It’s 2 months to the day since the Women’s March on Washington, and last night I had (another) political stress dream – in this one I was trying to persuade folks back home to perceive the importance of the March, and especially to convince them of the validity of Christians participating in it. Home in this context being a beautiful, rural county that I’d characterize as mostly white and majority-conservative, with community members both atheist and religious (mostly Catholic, Mennonite, or Evangelical Protestant).

I’m guessing this dream (not the first of its kind for me) was prompted in part this time by reading the following from the Letters & Comments section of the March 13th issue of the Mennonite World Review:

MWR indeed presents a wide variety of opinion, but we will not renew our subscription. We are choosing not to waste time reading so many radical views. To have the name ‘Mennonite’ given such prominence in the women’s march in Washington (Jan. 30) is a disgrace to the God who ordained marriage and life…”

Etc.

{Short version of my response to the above: This assumes there is only ONE way of thinking “Christianly,” or even from within a Menno framework, about those worn-out, hot-button, go-to issues (i.e., abortion & gay marriage) of the so-called culture wars that, frankly, I believe have done way more harm than they’ve ever accomplished anything good. It also assumes that those were the ONLY issues of concern for marchers.

Most flippant, shortest version of my response: Fine. You’re entitled to your opinion, whatever. The work for social transformation & pursuing justice is going to continue with or without you, so I’ll just be getting on with my own work now…

Longer version-wise: I presume I already attempted explaining that in my dream; it was stressful & didn’t go over well, so I don’t think I’ll repeat the experiment here just now.}

Anyhoo, back to the WMW itself and a related thought – the one I actually started this post with the intention of giving prominence to: intersectionality. It’s another one of those buzz words, getting a good deal of attention these days (especially in progressive circles), but/and I think an important one. Certainly names a hugely important concept (and “when there’s no name for a problem, you can’t see a problem, and when you can’t see a problem, you pretty much can’t solve it” – Crenshaw in the TED below). I first consciously noticed this word on signs at the WMW, so it seems to me appropriate to share here this phenomenal TED talk by the woman who coined the term “intersectionality,” Kimberlé Crenshaw:

I just watched it this evening – it’s really good. Please watch, or consider watching. (Under 20 mins! You very well may consume more than 20 mins. worth of commercials each evening.) Well worth watching for everyone, and perhaps especially if you (like me, until only very recently) have/had never noticed before that word, intersectionality. …And perhaps especially especially if you’re a little “meh” (or even downright morally skeptical, coming from a certain kind of religious background) regarding the Women’s March & all that (that is, if most of my original readers haven’t been scared off by “so many radical views,” like the – I’m sure well-intentioned – recently unsubscribed former readers of the MWR quoted above. For the record, the only kind of radical I aim to be is a radical for love. And I’m not even close to being there yet).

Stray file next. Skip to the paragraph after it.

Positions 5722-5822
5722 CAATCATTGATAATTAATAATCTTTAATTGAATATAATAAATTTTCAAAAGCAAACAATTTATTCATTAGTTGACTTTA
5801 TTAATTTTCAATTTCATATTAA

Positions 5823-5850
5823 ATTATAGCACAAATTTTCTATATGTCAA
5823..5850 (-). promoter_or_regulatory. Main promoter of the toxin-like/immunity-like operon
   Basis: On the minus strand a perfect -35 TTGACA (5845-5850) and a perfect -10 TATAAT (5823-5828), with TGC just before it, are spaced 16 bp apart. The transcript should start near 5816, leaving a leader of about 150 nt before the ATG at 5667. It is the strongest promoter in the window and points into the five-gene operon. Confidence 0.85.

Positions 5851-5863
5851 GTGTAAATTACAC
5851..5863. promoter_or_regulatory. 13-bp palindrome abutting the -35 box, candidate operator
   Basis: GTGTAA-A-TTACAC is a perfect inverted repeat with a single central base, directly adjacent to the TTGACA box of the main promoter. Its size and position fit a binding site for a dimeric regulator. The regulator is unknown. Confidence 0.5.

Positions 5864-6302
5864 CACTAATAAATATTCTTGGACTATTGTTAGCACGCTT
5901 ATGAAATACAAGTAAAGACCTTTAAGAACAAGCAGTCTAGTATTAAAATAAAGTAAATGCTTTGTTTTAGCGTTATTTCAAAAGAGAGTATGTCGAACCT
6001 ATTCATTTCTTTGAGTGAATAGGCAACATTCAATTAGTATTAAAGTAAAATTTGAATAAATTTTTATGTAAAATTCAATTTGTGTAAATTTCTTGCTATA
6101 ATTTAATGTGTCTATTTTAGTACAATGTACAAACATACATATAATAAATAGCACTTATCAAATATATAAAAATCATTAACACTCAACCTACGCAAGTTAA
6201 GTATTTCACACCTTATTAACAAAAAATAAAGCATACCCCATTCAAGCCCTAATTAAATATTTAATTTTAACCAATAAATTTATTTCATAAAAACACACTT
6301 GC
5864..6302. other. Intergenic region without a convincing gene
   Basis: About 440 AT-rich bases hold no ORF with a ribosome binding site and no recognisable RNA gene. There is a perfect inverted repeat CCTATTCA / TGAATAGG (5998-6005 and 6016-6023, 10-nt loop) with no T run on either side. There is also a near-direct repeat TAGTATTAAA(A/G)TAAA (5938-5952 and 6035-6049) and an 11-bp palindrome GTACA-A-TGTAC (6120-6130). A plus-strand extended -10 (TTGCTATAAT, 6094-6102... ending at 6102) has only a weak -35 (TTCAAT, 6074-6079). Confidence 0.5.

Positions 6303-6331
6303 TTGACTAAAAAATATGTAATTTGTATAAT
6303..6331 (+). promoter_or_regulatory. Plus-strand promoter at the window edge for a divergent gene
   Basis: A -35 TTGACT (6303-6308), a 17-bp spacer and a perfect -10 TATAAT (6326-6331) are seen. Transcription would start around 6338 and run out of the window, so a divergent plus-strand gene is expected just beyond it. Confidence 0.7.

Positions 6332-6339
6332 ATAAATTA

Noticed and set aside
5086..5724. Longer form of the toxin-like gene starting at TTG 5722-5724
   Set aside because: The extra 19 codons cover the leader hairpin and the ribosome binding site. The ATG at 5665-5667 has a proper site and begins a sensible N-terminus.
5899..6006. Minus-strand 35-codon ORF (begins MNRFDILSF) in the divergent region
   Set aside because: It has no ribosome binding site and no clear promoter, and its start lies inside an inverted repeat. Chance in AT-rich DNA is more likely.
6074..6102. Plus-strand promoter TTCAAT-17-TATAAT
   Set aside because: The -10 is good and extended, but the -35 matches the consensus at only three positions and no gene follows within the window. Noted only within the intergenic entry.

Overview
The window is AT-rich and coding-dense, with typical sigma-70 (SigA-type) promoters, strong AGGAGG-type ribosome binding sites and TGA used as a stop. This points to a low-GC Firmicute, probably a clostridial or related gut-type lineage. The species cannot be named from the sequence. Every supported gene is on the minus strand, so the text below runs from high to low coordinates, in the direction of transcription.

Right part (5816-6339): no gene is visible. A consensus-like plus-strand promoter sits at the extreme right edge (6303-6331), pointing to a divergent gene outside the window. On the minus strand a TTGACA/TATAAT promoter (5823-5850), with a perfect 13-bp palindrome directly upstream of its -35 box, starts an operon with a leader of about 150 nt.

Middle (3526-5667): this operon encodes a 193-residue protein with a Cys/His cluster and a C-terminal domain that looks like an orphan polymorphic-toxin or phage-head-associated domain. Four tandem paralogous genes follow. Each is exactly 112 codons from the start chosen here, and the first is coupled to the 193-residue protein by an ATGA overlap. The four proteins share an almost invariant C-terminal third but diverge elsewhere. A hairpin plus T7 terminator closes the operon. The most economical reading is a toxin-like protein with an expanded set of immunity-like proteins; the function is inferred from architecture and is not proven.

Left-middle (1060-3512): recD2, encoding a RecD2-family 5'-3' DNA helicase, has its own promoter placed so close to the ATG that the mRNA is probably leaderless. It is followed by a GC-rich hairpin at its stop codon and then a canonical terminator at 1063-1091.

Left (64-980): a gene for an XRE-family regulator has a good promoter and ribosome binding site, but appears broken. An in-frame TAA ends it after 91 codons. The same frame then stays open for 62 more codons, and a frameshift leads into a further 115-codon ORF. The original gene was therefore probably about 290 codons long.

The Women’s March was/still is about women’s rights, first and foremost, especially highlighting the causes of protection & promotion of the rights & well-being of Women of Color (WoC). Addressing police violence against WoC (a major focus of the above TED) was/is a huge part of the WMW platform. If that’s not a morally-important issue deserving of our attention and movement towards action, then I don’t know what is.

Someone (well-educated and warm-hearted) recently asked me, didn’t I think that the mass media exaggerates police violence against Black people?

To me, the opposite is heart-breakingly true. (As Crenshaw’s TED & the list below help demonstrate.)

Such violence is, in fact, significantly under-reported by media outlets (consumed by teachers & educators, PoC, white people, Christians, practitioners of other faiths, intelligent and faithfully diligent news-watchers, etc.) in part b/c the language w/ which to frame such discussions (i.e., intersectionality) is still nascent in its circulation & use. Crenshaw hits the nail on the head: language matters, and we need better frameworks to shape our discussions about issues that hit WoC and others w/ double, triple, or more-whammies of injustices in our country today.


Black women killed by police within last seven years – not an exhaustive list of WoC victims of state-sanctioned violence:

  • Aiyanna Stanley Jones (7 years old)
  • Alberta Spruill
  • Alesia Thomas
  • Alexia Christian
  • Aura Rosser
  • Danette Daniels
  • Duanna Johnson
  • Eleanor Bumpurs
  • Frankie Ann Perkins
  • Gabriella Nevarez
  • Gynna McMillen
  • India Beaty (killed at same age I am now)
  • India Kager
  • Janisha Fonville
  • Jessica Williams
  • Joyce Curnell
  • Kathryn Johnston
  • Kayla Moore
  • Kendra James
  • Kisha Michael
  • Kyam Livington
  • LaTanya Haggerty
  • Malissa Williams
  • Margaret LaVerne Mitchell
  • Margaret Mitchell
  • Meagan Hockaday
  • Michelle Cusseaux
  • Miriam Carey
  • Mya Hall
  • Natasha McKenna
  • Nizah Morris
  • Pearlie Golden
  • Ralkina Jones
  • Rekia Boyd
  • Redel Jones
  • Shantel Davis
  • Sharmel Edwards
  • Shelly Frey
  • Sheneque Proctor
  • Shereese Francis
  • Sonji Taylor
  • Symone Marshall
  • Tanisha Anderson
  • Tarika Wilson
  • Tyisha Miller
  • Yvette Smith

Source: TED Talk, “The Urgency of Intersectionality” by Kimberlé Crenshaw, Oct. 2016. #SayHerName

Advertisements